For the longest storage and easiest slicing, get your bacon out of the fridge and into the freezer.
'storage' on Serious Eats
Take a look at those herbs above. The ones on the left look liked they were probably picked fresh just before I photographed them, while the ones at the right had been hanging out in my refrigerator for weeks in a forgotton plastic bag, right? Wrong. All of those stems of cilantro are the exact same age. 51 days in my refrigerator, to be exact. The only difference is in how they were stored. So what's the best way to store herbs? I tested out every method I could think of, isolating every variable—light, air, moisture, and temperature—and pushing my herbs to the limit to figure it out.
Like oysters and princes, herbs are nearly always at their best when they're fresh. But we've all been there: you buy a bunch of parsley from the supermarket for those 2 tablespoons of garnish that you need, a week goes by, and you suddenly find yourself with a whole lot of fresh parsley that's on its way out. What do you do? Compared to other drying methods—like hanging or using a low oven—the microwave produces the most potent dried herbs with the freshest flavor and the brightest color. Here's how to do it.
Spurred by reader demand, we go even deeper into the world of tomato-storage and come back with lots more data. Will our claim that refrigeration can be your best choice for tomato storage hold, or will we have to retract the whole thing? Drumroll please...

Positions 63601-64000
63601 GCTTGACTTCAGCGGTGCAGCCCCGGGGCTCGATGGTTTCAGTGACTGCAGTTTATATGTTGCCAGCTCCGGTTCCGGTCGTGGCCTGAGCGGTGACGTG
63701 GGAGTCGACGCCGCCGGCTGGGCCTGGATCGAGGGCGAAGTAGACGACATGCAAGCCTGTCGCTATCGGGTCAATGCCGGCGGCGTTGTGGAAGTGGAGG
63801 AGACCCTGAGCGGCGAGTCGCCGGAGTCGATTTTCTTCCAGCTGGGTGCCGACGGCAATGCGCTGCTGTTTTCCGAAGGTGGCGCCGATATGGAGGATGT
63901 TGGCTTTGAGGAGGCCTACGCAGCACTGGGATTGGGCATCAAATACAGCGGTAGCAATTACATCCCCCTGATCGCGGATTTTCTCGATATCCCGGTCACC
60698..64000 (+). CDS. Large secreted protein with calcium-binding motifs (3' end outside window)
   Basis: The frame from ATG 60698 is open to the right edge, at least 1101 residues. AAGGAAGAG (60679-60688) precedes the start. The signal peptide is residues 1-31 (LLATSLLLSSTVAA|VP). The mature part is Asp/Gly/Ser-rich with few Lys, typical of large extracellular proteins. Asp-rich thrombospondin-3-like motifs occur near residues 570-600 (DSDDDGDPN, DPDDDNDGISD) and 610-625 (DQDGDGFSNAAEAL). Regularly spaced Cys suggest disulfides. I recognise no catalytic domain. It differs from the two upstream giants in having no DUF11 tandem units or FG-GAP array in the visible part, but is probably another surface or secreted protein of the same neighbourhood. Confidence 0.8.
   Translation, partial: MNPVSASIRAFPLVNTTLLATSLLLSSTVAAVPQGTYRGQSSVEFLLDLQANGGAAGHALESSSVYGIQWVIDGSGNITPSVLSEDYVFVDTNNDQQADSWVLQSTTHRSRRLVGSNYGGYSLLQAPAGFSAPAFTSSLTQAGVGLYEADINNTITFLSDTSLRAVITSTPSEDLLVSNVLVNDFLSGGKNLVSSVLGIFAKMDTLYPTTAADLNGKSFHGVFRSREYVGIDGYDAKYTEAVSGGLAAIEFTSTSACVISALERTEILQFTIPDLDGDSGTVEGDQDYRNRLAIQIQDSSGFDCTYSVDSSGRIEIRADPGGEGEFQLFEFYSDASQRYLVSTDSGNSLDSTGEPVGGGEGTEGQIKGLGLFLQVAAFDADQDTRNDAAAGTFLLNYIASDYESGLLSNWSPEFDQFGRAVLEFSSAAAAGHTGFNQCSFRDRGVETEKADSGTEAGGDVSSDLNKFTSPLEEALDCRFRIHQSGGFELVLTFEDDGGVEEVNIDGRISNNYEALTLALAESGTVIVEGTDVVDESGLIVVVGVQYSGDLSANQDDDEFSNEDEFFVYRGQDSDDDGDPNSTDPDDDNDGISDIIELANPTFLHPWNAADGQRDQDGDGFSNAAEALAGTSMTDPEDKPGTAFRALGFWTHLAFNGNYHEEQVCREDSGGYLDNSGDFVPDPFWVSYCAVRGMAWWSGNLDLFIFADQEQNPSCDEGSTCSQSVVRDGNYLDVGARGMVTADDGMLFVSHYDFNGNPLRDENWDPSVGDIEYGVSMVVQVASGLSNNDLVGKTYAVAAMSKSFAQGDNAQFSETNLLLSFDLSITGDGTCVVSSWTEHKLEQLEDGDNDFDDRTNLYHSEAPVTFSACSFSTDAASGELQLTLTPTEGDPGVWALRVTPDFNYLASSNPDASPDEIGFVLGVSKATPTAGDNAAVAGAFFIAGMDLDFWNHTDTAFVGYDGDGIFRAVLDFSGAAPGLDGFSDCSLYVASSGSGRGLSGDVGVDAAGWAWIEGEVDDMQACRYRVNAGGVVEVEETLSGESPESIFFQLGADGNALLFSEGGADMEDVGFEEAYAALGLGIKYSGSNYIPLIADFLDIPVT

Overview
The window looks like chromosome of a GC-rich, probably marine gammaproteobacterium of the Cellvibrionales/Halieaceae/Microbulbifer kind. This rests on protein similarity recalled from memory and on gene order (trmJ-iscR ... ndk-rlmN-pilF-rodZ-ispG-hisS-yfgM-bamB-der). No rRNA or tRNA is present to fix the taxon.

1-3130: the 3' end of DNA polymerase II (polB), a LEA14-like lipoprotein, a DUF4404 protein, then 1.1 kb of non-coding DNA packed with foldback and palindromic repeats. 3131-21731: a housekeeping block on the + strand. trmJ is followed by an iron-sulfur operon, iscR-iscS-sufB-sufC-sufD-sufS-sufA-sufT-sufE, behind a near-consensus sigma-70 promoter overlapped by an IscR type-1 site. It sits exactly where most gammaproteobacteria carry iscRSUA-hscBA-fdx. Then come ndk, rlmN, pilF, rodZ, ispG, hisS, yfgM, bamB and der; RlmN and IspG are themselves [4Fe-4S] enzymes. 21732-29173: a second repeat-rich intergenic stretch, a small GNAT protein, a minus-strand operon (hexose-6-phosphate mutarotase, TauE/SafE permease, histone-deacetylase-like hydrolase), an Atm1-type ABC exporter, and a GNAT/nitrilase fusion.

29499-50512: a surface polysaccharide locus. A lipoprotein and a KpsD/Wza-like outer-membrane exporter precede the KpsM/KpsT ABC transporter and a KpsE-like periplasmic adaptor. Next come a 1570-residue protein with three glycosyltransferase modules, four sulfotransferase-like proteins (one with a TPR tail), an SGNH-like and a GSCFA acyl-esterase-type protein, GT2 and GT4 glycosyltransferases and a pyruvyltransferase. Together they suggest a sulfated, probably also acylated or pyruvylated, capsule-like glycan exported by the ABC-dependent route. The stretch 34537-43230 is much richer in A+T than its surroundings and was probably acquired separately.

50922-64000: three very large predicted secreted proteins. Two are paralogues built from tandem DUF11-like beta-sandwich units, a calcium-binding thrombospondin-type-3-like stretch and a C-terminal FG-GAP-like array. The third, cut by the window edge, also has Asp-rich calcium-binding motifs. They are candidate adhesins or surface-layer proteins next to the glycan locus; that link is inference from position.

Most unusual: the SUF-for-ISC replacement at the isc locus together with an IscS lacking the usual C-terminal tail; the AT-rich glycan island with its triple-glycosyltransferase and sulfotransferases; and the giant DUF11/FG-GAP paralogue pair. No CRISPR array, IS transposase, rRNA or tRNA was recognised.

People, even experts, swear that you should never put a tomato in the fridge. They are wrong. Here's the follow-up to our tomato-storage tests from earlier in the summer, with some basic tips for how you really should store your tomatoes.
The going wisdom is that tomatoes don't belong in the fridge. Our tests show that it may be a lot more complicated than that.
Bread doesn't just go stale by drying out: It also goes stale due to the retrogradation of starch. Don't know what that means? We explain it, then show how best to store bread so that you can eat it days on end.
You're digging through Grandma's liquor cabinet and you find some dusty old bottles of Canadian Club, Bailey's, and Martini & Rossi. And you might be wondering whether they're actually still any good.
If you're unsatisfied with your current spice storage system, here are some methods to consider. I don't think there's such a thing as a perfect system—so much depends on your needs, your spices, and available space—so rather than recommend one approach, I've listed pros and cons for each.
If you've ever wondered how to freeze bacon you've probably googled it by now, but if not, Megan Reardon of Not Martha shares her bacon freezing advice—she rolls it in parchment paper—along with a few pretty photos. About.com says you can keep bacon in the freezer for a month before the fat goes rancid. Related Quick Tip: How to Substitute Bacon for Pancetta The Baconcyclopedia, Everything You Want to Know About Bacon on One Really Long Page In Videos: Squeez Bacon from ThinkGeek...
Our kitchen design/gear contributor Amanda Clarke recently gave tips on squeezing space out of your fridge, but here's another handy guide that tells you where and how to store all the fruits and veggies you bring home from the grocery store....